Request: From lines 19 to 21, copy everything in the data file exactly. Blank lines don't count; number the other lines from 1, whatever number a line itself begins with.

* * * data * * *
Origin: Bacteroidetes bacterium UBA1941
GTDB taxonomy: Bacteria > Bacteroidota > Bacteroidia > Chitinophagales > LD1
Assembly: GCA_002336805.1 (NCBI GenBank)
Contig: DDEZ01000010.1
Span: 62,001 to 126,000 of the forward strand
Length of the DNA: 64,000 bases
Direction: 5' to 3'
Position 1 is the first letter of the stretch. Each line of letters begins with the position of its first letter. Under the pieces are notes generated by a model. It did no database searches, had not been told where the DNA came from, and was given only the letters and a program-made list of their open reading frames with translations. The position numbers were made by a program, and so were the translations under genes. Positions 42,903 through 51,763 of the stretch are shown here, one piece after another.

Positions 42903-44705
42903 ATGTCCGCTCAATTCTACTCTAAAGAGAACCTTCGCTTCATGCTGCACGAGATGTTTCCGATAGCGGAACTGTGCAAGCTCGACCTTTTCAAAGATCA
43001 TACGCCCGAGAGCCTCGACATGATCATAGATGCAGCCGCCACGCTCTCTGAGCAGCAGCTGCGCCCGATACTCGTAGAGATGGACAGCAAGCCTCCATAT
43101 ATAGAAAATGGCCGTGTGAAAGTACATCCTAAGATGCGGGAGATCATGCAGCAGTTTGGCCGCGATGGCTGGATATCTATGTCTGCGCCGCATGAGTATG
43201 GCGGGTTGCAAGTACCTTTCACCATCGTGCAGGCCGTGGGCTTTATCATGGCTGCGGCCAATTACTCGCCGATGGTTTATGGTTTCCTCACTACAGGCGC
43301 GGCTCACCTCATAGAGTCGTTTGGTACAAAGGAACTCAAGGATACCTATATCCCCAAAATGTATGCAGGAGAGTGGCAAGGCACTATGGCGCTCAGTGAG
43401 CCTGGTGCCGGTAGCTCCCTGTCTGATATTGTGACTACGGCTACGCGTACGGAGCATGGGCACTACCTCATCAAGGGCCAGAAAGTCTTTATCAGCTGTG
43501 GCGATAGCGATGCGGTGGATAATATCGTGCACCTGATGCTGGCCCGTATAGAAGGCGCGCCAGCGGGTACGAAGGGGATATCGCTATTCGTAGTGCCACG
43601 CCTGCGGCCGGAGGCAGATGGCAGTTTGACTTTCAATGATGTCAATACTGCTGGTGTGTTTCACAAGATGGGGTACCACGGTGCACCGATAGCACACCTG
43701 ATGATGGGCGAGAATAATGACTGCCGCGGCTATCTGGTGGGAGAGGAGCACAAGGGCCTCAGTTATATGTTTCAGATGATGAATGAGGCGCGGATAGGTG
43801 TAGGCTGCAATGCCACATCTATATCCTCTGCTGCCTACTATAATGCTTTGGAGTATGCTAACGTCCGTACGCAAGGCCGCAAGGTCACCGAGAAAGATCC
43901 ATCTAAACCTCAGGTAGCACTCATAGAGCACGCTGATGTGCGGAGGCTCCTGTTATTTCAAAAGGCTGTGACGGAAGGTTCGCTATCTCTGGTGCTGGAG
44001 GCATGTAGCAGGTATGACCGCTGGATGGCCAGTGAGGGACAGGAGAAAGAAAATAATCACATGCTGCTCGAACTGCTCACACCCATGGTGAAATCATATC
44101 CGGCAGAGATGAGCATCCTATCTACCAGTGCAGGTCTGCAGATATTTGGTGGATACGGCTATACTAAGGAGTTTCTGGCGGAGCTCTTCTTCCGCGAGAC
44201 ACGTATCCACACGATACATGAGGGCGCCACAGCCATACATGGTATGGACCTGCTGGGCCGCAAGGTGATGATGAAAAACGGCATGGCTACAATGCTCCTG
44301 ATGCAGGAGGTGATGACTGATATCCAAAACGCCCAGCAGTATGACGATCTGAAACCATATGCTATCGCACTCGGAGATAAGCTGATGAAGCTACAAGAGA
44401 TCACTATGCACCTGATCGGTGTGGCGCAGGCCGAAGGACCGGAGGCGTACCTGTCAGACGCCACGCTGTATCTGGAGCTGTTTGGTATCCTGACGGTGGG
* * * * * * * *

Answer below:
43801 TAGGCTGCAATGCCACATCTATATCCTCTGCTGCCTACTATAATGCTTTGGAGTATGCTAACGTCCGTACGCAAGGCCGCAAGGTCACCGAGAAAGATCC
43901 ATCTAAACCTCAGGTAGCACTCATAGAGCACGCTGATGTGCGGAGGCTCCTGTTATTTCAAAAGGCTGTGACGGAAGGTTCGCTATCTCTGGTGCTGGAG
44001 GCATGTAGCAGGTATGACCGCTGGATGGCCAGTGAGGGACAGGAGAAAGAAAATAATCACATGCTGCTCGAACTGCTCACACCCATGGTGAAATCATATC